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Monday, April 6, 2020  Spokane, Washington  Est. May 19, 1883
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Iconic comedian George Carlin predicted a pandemic before his death

UPDATED: Thu., March 26, 2020

Legendary comedian George Carlin died in 2008, but, before he did, he foretold a great pandemic. (Robert Sebree / Associated Press)
Legendary comedian George Carlin died in 2008, but, before he did, he foretold a great pandemic. (Robert Sebree / Associated Press)

George Carlin was a legendary standup, an underrated actor and a prognosticator of sorts.

A few months before the contemporary Mark Twain passed away in June 2008, the legendary humorist made like Nostradamus and predicted that the American empire was nearing its end.

“We’re circling the drain right now,” Carlin said during the last of our 12 interviews. “Nero is playing his violin. It’s all over for America. I can see an out-of-control pandemic wreaking havoc in this country and around the world.”

Carlin, who died in an untimely manner – that sounds like a Carlin joke … you can almost hear him saying, “What death is timely? Bob checked out at the perfect time!” – at 71, was dark as a moonless night in the woods toward the end. If it wasn’t a pandemic, it was warfare that would end life the way we know it.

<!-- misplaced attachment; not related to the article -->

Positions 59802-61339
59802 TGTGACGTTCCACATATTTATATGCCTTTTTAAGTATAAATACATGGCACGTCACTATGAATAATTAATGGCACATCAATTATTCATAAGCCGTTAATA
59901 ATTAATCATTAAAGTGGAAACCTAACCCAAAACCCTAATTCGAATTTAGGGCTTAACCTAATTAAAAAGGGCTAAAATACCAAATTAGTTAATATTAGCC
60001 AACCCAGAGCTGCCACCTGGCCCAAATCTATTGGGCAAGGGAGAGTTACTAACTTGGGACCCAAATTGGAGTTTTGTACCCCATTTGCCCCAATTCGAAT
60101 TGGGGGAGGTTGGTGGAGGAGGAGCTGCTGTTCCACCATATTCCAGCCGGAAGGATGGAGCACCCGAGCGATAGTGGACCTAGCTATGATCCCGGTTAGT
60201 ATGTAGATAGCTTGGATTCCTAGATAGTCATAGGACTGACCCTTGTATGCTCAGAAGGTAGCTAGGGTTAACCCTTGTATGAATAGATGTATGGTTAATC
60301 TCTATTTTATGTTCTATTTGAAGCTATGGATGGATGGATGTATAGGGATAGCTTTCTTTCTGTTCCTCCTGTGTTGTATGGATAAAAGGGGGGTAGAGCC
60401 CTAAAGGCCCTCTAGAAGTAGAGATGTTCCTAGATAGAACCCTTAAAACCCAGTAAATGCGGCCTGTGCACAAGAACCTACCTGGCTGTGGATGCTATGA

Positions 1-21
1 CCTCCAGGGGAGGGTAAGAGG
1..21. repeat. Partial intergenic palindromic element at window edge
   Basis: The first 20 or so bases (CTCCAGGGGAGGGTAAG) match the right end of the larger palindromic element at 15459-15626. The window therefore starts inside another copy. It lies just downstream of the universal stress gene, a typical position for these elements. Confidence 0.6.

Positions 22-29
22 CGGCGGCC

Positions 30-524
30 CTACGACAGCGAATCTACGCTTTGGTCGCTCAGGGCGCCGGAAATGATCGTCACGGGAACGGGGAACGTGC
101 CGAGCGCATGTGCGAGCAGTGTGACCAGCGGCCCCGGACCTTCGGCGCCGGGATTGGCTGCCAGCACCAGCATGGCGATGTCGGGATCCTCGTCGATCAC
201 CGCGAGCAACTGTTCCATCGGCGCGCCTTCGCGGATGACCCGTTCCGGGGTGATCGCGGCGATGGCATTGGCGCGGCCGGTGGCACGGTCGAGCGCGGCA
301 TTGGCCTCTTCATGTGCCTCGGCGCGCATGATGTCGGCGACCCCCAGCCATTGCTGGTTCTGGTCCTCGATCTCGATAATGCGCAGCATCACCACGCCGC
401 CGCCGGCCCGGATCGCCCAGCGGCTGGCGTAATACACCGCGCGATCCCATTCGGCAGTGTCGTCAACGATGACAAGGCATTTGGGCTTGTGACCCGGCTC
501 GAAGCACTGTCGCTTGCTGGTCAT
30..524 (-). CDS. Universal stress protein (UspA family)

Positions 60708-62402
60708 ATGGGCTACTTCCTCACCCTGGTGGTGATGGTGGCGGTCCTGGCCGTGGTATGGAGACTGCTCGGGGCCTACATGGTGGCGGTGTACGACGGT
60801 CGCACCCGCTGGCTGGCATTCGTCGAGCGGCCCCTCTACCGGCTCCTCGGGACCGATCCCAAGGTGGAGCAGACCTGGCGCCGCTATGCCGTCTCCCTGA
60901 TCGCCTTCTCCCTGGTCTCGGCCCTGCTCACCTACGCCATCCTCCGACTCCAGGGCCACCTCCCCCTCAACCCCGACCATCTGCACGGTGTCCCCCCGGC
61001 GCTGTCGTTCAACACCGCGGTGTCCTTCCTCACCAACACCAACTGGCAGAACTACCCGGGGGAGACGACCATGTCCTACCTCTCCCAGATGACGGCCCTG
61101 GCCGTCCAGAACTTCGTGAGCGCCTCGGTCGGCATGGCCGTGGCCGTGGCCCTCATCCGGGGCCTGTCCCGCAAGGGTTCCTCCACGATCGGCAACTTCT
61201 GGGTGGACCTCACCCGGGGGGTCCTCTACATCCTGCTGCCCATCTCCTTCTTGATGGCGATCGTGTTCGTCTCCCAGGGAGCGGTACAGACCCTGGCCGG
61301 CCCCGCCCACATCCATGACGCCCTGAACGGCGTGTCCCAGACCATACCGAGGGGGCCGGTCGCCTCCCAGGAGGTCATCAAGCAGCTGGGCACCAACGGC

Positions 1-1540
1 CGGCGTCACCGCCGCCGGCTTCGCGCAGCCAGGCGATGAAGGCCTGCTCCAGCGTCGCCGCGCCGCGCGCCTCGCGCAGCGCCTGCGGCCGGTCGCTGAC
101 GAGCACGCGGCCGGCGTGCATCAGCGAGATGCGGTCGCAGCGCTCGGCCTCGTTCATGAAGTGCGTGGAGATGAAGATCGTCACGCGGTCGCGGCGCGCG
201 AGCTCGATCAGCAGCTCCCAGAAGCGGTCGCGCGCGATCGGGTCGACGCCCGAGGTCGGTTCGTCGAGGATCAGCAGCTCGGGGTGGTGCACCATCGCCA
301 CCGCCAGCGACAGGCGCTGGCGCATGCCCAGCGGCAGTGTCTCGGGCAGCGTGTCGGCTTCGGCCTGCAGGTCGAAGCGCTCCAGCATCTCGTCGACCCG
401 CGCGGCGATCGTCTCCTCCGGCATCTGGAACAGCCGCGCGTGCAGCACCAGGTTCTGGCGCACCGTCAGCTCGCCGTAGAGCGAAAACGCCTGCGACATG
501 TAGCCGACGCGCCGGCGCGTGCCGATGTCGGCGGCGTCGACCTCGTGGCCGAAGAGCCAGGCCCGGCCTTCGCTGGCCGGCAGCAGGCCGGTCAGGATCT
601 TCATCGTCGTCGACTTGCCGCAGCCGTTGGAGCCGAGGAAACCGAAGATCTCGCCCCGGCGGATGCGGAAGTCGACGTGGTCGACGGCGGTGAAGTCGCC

“There are these nasty bombs out there,” Carlin said. “Pakistan has nuclear weapons, India, France. … Someday somebody is going to push a button because he’s ticked off.”

During uncertain times, celebrities have made some unusual predictions that have been way off the mark.

“I know what al-Qaida is going to do next,” Joan Rivers informed me weeks after the devastation of 9/11. “They’re going to attack the Oscars. They want to kill Tom Cruise.”

Not quite. Only one entertainer had made an outrageous statement and actually nailed it. When Pat DiNizio was running for a New Jersey Senate seat in June 2000, the late leader of the Smithereens suggested that New York should beware of terrorism and tighten up security. DiNizio detailed his concern during a chat for a Village Voice feature.

My features editor at V.V., Chuck Eddy, laughed hysterically at DiNizio’s hysteria. Fifteen months later, the World Trade Center was demolished.

“We’re at the beginning of a really interesting chapter,” Carlin said when asked about what was up next. “It’s time to sit back and watch.”

Could Carlin be the next entertainer to see the future? Probably and hopefully not. However, it was interesting looking back at the notes from a dozen chats with Carlin, who grew more negative with each passing year.

Carlin, a staunch atheist, was certain about the great beyond. “We’re just a bag of garbage,” Carlin said. “We’re not going on to anything else.”

But after a few minutes of chatter, Carlin would lighten up and deliver his philosophy.

“The whole world is a freak show,” Carlin said. “When you’re born, you get a ticket. It’s a circus, a cavalcade of entertainment. You should have fun with it.”